More than half a million Australians now work in the creative sector, making it one of the fastest growing and most dynamic segments in the national economy.
Creative professionals now outnumber mining sector employees by three to one. Gone are the days when a creative career was seen as foolish, or unrealistic. Creative careers are very much the currency of the future.
Our local hub of creative media education, the SAE Institute in Byron Bay, is keen to offer our local creatives the chance to grow their employment opportunities by offering a 2017 Northern Rivers Creative Media Scholarship program.
Lee Aitken is the general manager for SAE Southern Campuses, which includes six in Australia, and three outside Australia, in Auckland, Jakarta and Capetown.
As industry educators, Mr Aitken sees the valuable role creatives have in the national GDP.
‘The creative industries in 2014 were valued at $33 billion and they are expecting the entertainment media market to grow to $39.8 billion in the coming years.
We are seeing a focus towards digital industry, the increased growth of a creative economy, and that’s where our courses are skilling people – for that future. It’s providing people for skills in the future that we don’t know how to define in some instances. In many instances we are training people for jobs that haven’t been created yet.’
The $8,000 scholarships will be made available for up to 50 students commencing a diploma course at SAE in Byron Bay in February 2017.
That includes a Diploma of Screen and Media (Digital Media Production), Diploma of Music Industry (Electronic Music Production) and Diploma of Music Industry (Sound Production).
‘We recognise that the northern rivers is a creative media hub,’ says Mr Aitken. ‘It produces award-winning creative projects on a regular basis, and there are significant employment projects in the area. We know study options are limited in regional locations, so we want to support locals in that creative community and we recognise the value in having them do their study here at home.’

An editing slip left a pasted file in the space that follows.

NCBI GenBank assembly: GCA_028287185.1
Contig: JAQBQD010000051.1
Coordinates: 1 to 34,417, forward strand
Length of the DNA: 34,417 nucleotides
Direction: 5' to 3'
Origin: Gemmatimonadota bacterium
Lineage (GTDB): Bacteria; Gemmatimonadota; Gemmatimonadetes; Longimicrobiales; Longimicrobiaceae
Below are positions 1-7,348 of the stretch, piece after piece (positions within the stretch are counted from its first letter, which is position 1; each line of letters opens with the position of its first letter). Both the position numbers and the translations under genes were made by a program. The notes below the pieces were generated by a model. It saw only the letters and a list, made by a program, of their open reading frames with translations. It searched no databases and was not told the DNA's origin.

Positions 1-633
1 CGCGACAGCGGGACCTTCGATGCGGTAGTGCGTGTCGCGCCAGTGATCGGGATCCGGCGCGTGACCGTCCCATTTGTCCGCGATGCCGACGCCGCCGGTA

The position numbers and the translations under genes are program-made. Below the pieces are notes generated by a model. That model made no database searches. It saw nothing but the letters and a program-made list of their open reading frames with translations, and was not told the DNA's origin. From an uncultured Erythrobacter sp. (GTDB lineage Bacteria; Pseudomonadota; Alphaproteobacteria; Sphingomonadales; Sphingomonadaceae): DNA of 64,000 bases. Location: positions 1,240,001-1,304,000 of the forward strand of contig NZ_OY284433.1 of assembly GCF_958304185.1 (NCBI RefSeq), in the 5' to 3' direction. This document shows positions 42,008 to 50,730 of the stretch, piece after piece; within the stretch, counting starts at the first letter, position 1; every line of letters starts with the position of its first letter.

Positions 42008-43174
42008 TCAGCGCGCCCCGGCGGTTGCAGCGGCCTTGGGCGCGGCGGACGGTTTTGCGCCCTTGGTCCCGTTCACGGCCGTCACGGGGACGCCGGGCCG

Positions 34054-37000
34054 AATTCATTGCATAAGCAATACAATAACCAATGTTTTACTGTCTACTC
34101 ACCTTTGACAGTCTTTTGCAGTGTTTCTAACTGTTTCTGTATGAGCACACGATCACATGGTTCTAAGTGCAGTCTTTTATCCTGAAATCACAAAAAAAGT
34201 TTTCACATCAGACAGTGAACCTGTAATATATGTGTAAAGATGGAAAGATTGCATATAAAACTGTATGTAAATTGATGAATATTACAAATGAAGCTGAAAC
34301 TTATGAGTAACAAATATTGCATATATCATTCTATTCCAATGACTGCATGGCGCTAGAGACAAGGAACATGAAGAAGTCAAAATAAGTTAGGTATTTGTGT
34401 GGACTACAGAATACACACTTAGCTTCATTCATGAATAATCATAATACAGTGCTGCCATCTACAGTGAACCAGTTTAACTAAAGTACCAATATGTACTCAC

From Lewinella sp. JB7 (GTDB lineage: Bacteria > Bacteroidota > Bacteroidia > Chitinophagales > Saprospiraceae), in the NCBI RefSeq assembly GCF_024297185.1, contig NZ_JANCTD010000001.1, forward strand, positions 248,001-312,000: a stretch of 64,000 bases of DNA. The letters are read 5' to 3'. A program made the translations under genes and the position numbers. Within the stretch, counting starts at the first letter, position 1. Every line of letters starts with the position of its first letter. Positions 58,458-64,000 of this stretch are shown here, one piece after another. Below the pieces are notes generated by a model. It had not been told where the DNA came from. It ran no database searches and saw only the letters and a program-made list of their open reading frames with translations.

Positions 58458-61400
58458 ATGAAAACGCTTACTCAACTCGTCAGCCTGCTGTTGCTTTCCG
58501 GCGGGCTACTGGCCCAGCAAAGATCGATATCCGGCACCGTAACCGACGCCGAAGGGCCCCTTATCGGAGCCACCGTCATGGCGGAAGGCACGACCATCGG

Scholarships are open to all local residents.
‘Whether you are a school leaver or a mature person, it’s open to anyone who is residing in the area or has the intention to reside in the area,’ says Mr Aitken.
One of the key strengths of the Byron SAE campus is its engagement in local industry.
‘I see community engagement as vital,’ says Mr Aitken. ‘It’s important to be involved and to be listening and working in the creative culture – and it’s important for our students to have work experience.
‘We have strong industry liaison as its the core of what we do. That relationship with industry and that connection makes the employability of the student much higher.’
Mr Aitken believes that the scholarships will offer support to students who are faced with challenges around access and equity.
‘That is part of the reason we value the regional campus and want to make sure it’s accessible for local students.’
Applicants can submit online or contact SAE by phone or email and speak to a course adviser. ‘Applicants do not necessarily have to have a portfolio or a show reel. We recognise that not all students have been exposed to creative means. All applicants participate in an interview because it’s about motivation and aspiration,’ says Mr Aitken.
A scholarship information session will be held at Byron Bay SAE campus on 19 January, 4–7pm. Applications for scholarships close on Monday 23 January 2017.
For more information visit www.sae.edu.au/scholarships.